New DOD ban on V-22 Osprey flights: no more than half an hour

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US operators of the V-22 Osprey have been hit with a new flight restriction. According to Military.com, the Air Force, Marine Corps, and Navy are now required to ensure that their V-22 Ospreys stay within a half-hour flight of a suitable landing site in case of emergencies. 

Photo credit: Wikipedia

This restriction comes just months after the Pentagon lifted a previous ban on V-22 Osprey flights in March. That ban was implemented following a tragic accident that resulted in the deaths of all eight crew members aboard the helicopter. The incident occurred on November 29, 2022, off the coast of Japan.

Commander Beth Teach, a spokeswoman for the Naval Air Forces, confirmed to Military.com that the restriction was issued by the V-22 Joint Program Office, which is part of the Air Force Systems Command. This new rule is mandated for all affected services to follow. 

Photo credit: YouTube

The specifics of what would make an ideal landing zone for the tilt-rotor aircraft, designed for rapid helicopter-like landings in tough conditions, remain unclear.

In February this year, shortly before the Pentagon lifted the ban, the Air Force Special Operations Command released a statement saying, “While the material damage is known, the cause is still under investigation. Engineering tests and analyses are ongoing to determine the root cause of the damage, which is crucial for the investigation.” 

During this same period, the Osprey fleet faced intense scrutiny following several fatal accidents and a persistent mechanical issue, known as clutch slipping, originating in the V-22 gearbox. This problem has plagued the aircraft for over a decade.

Photo credit: Air Vectors

At the time, Pentagon insiders, who chose to remain anonymous, shared with the media that the investigation was making headway and was focusing on the plane’s intricate network of clutches and gearboxes as potential issues. The Associated Press noted that the Pentagon might have pinpointed the mechanical failure behind the crash in Japan, while NBC News highlighted that the crash investigation was zeroing in on the plane’s propeller gearbox.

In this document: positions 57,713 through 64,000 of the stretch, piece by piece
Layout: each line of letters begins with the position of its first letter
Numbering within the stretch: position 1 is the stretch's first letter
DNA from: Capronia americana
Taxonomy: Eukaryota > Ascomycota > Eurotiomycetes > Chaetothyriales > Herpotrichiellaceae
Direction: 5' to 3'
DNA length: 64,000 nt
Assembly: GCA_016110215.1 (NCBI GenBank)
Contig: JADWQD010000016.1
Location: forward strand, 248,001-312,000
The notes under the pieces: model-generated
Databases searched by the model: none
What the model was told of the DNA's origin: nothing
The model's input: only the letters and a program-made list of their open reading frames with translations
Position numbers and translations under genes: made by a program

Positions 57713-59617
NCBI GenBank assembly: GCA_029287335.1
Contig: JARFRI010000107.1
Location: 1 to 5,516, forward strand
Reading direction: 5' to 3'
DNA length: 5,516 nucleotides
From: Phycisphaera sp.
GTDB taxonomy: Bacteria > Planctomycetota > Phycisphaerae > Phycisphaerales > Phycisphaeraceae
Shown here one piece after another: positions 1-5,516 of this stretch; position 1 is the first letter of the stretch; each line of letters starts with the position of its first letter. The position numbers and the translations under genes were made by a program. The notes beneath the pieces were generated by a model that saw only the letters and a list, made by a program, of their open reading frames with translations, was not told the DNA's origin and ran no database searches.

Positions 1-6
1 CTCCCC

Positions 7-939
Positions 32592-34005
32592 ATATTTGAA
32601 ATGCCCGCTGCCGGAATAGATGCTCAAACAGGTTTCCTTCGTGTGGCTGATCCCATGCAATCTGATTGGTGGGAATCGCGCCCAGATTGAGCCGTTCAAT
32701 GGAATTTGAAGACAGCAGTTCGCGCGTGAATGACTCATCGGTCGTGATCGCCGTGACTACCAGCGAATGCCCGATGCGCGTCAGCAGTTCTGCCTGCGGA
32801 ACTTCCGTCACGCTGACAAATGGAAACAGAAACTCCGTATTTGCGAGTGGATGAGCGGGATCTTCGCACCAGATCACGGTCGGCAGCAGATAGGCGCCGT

The V-22 Osprey is a tiltrotor military aircraft, a collaborative creation of Bell Helicopter and Boeing. This innovative machine merges the vertical takeoff and landing efficiency of a helicopter with the long-range, high-speed cruising ability of a turboprop plane. Thanks to this unique design, the V-22 Osprey can handle a variety of missions, such as troop transport, medical evacuation, and special operations.

Diving into its technical specs, the V-22 Osprey can reach a maximum speed of 275 knots [316 mph, 509/h km] in airplane mode and has a service ceiling of 25,000 feet [7,620 meters]. With its internal fuel supply, it boasts a range of about 879 nautical miles [1,013 miles, 1,627 km], which can be extended further with aerial refueling. Powering this versatile aircraft are two Rolls-Royce AE 1107C Liberty turboshaft engines. 

Photo by Cpl. Becky L. Calhoun

The avionics suite of the V-22 Osprey includes advanced navigation and communication systems. It is equipped with a fully integrated glass cockpit featuring multi-function displays, a digital map, and a fly-by-wire flight control system. The avionics also include GPS, INS [Inertial Navigation System], and TACAN [Tactical Air Navigation] systems, ensuring precise navigation and situational awareness.

The V-22 Osprey is outfitted with various types of equipment to enhance its operational capabilities. This includes a rescue hoist for search and rescue missions, a cargo winch for loading and unloading supplies, and a refueling probe for aerial refueling. Additionally, it can be equipped with external fuel tanks to extend its operational range.

The aircraft’s components are designed to support its unique tiltrotor configuration. Key  components  include the tiltrotor nacelles, which house the engines and can rotate to transition between vertical and horizontal flight. The proprotors are large, three-bladed rotors that provide lift and thrust. The airframe is constructed from advanced composite materials to reduce weight and enhance durability.

Photo credit: PACOM

In terms of armament, the V-22 Osprey can be equipped with a variety of weapons for self-defense and offensive operations. It can mount a 7.62mm M240 machine gun or a .50 caliber GAU-21 machine gun on the rear ramp. Additionally, it has provisions for mounting a forward-firing M134 Minigun or a GAU-17/A machine gun on the fuselage. 

The operational range of the V-22 Osprey is one of its standout features. With a range of approximately 879 nautical miles [1,013 miles, 1,627 km] on internal fuel, it can conduct long-range missions without the need for frequent refueling. This range can be significantly extended through aerial refueling, allowing the Osprey to support a wide variety of missions over vast distances. 

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